Consider hiring a doula for labor support both at home and in the hospital. This can help decrease your chances for a cesarean and give you the confidence to not go in too early. This may be especially important for first-time mothers who have never labored before and aren't sure what to expect.

Obviously, if there is something that doesn't feel right or your intuition says needs attention, you should not hesitate to go in and ask for evaluation. And of course, sometimes there are medical considerations that might also call for early evaluation; your care provider will help you determine the situations to be cautious about.

But most of the time, there is no need to be in the hospital right away if labor has started. The sooner you go in, the more likely you are to have interventions like oxytocin augmentation and cesareans. Stay home with good labor support until labor is well-established and moving along. If you go in too early, don't be afraid to go home for a while before you return to stay, as long as both you and baby seem to be doing well.

The take-home message for hospitals is that they can lower their primary cesarean rates just by encouraging women to stay home longer in early labor, and by adopting 6 cm as the new standard for "active" labor and hospital admission for most women.

Given the known health risks of a too-high cesarean rate, this has important implications for public health.


Obstet Gynecol. 2016 Feb 4. [Epub ahead of print] Cervical Dilation on Admission in Term Spontaneous Labor and Maternal and Newborn Outcomes. Kauffman E1, Souter VL, Katon JG, Sitcov K. PMID: 26855106
OBJECTIVE: To examine associations between cervical dilation on admission and maternal and newborn outcomes in term spontaneous labor. METHODS: This is a retrospective cohort study of 11,368 singleton, term (37-43 6/7 weeks of gestation) spontaneously laboring women delivering in 14 hospitals in Washington State between 2012 and 2014 using chart abstracted data from the Obstetrics Clinical Outcomes Assessment Program. Women with prior cesarean delivery or ruptured membranes on admission were excluded. Pregnancy history, cervical dilation on admission, and outcomes were analyzed. Associations between early (less than 4 cm cervical dilation) and late (4 cm or greater cervical dilation) admission and outcomes were examined using general linear models with a log-link stratifying by parity. Results were reported as adjusted relative risks (RRs) with 95% confidence intervals (CIs). RESULTS: Early admission compared with late admission was associated with increased epidural use of 84.8% compared with 71.8% in nulliparous women and 66.3% compared with 53.1% in multiparous women (nulliparous RR 1.18, 95% CI 1.13-1.24; multiparous RR 1.25, 95% CI 1.18-1.32); oxytocin augmentation in 58.5% compared with 36.6% in nulliparous women and 45.9% compared with 20.7% in multiparous women (nulliparous RR 1.56, 95% CI 1.50-1.63; multiparous RR 2.14, 95% CI 1.87-2.44); and cesarean delivery of 21.8% compared with 14.5% in nulliparous women and 3.7% compared with 1.9% in multiparous women (nulliparous RR 1.50, 95% CI 1.32-1.70; multiparous women RR 1.95, 95% CI 1.47-2.57). Early admission was associated with increased neonatal intensive care unit admission for newborns of nulliparous women only (RR 1.38, 95% CI 1.01-1.89). Between 2012 and 2014, late admission increased 14.6% for nulliparous patients and 10.1% for multiparous patients, and the cesarean delivery rate decreased from 10.5% to 7.9% (P<.001) for all. CONCLUSION: Early admission (less than 4 cm cervical dilation) is a risk factor for increased medical intervention and cesarean delivery.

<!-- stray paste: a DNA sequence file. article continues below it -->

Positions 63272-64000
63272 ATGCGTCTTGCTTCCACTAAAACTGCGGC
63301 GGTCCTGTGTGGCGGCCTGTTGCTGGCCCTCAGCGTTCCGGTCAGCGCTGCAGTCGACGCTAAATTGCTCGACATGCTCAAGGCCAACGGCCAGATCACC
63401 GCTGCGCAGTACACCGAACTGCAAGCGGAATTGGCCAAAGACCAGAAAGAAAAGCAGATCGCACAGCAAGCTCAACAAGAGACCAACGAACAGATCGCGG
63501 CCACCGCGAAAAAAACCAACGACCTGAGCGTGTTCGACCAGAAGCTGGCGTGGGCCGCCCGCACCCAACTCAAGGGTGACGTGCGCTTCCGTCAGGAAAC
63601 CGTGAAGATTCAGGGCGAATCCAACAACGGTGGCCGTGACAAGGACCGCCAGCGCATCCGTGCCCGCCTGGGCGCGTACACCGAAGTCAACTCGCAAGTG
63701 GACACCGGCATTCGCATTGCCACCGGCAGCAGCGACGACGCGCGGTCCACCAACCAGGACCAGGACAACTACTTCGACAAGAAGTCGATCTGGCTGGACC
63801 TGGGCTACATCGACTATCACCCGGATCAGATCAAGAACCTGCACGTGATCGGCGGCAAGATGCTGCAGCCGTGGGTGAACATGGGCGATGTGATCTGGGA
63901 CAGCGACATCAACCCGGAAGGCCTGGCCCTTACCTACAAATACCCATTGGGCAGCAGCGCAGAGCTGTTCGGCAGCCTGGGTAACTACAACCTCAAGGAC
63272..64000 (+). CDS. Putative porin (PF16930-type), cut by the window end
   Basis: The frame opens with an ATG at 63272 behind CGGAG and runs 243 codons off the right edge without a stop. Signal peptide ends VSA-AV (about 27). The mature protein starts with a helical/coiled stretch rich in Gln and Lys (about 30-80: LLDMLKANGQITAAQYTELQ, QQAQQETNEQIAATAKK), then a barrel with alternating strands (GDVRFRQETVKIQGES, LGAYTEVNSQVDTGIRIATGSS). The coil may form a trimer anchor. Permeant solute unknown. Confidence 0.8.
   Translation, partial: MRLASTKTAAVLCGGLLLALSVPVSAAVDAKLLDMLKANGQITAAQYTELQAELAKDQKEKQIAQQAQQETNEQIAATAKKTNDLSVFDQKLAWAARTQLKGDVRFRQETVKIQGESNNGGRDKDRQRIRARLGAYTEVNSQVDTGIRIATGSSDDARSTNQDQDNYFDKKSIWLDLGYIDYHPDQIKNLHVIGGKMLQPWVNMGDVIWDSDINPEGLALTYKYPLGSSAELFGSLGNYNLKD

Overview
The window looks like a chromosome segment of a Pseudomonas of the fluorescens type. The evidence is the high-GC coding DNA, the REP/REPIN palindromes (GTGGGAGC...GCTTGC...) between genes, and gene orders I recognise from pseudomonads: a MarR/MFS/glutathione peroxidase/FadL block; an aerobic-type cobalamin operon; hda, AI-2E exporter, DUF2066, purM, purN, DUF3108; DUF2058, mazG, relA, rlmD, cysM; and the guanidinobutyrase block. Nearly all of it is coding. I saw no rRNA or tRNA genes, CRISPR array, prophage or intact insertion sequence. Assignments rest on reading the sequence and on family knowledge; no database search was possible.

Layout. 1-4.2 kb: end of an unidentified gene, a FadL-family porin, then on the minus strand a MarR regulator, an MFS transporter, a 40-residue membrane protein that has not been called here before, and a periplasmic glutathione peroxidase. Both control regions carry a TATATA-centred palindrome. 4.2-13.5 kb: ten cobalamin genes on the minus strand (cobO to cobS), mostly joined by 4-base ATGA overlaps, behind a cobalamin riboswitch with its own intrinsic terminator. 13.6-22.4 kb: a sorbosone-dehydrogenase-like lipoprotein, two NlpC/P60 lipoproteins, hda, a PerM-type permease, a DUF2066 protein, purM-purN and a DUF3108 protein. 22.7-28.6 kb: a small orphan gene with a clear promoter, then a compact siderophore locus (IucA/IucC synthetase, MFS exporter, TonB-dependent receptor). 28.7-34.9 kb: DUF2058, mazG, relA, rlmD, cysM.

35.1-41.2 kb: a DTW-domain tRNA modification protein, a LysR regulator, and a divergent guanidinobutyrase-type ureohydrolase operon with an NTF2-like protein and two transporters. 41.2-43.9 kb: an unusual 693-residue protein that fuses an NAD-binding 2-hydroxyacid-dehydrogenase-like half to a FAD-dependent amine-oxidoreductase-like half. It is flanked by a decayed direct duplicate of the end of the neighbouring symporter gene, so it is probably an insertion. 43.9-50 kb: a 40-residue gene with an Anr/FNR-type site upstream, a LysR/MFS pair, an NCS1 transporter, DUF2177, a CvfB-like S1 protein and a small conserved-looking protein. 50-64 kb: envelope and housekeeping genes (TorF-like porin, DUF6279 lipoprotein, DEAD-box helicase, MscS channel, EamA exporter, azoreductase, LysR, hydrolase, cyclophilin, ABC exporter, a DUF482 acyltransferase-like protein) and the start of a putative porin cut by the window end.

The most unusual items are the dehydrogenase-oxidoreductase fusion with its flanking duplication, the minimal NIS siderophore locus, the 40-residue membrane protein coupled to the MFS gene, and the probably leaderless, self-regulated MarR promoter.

Am J Perinatol. 2016 Jan;33(2):188-94. doi: 10.1055/s-0035-1563711. Epub 2015 Sep 7. Optimal Admission Cervical Dilation in Spontaneously Laboring Women. Wood AM1, Frey HA2, Tuuli MG1, Caughey AB3, Odibo AO4, Macones GA1, Cahill AG1. PMID: 26344012
OBJECTIVE: To estimate the impact of admission cervical dilation on the risk of cesarean in spontaneously laboring women at term. STUDY DESIGN: Secondary analysis of a prospective cohort study of women admitted in term labor with a singleton gestation. Women with rupture of membranes before admission, induction of labor, or prelabor cesarean were excluded. The association between cesarean and cervical dilation at admission was estimated, and results were stratified by parity. Relative risks (RRs) and 95% confidence intervals (CIs) were calculated, using cervical dilation ≥ 6 cm as the reference group. Cesarean for arrest was secondarily explored. RESULTS: A total of 2,033 spontaneously laboring women met inclusion criteria. Women admitted at <6 cm dilation had an increased risk of cesarean compared with those admitted at ≥6 cm (13.2 vs. 3.5%; RR 3.73; 95% CI 1.94-7.17). The increased risk was noted in nulliparous (16.8 vs. 7.1%; RR 2.35; 95% CI 0.90-6.13) and multiparous (11.0 vs. 2.5%; RR 4.36; 95% CI 1.80-10.52) women, but was statistically significant only in multiparous women. CONCLUSIONS: Decreasing cervical dilation at admission, particularly <6 cm, is a modifiable risk factor for cesarean, especially in multiparous women. This should be considered in the decision-making process about timing of admission in term labor.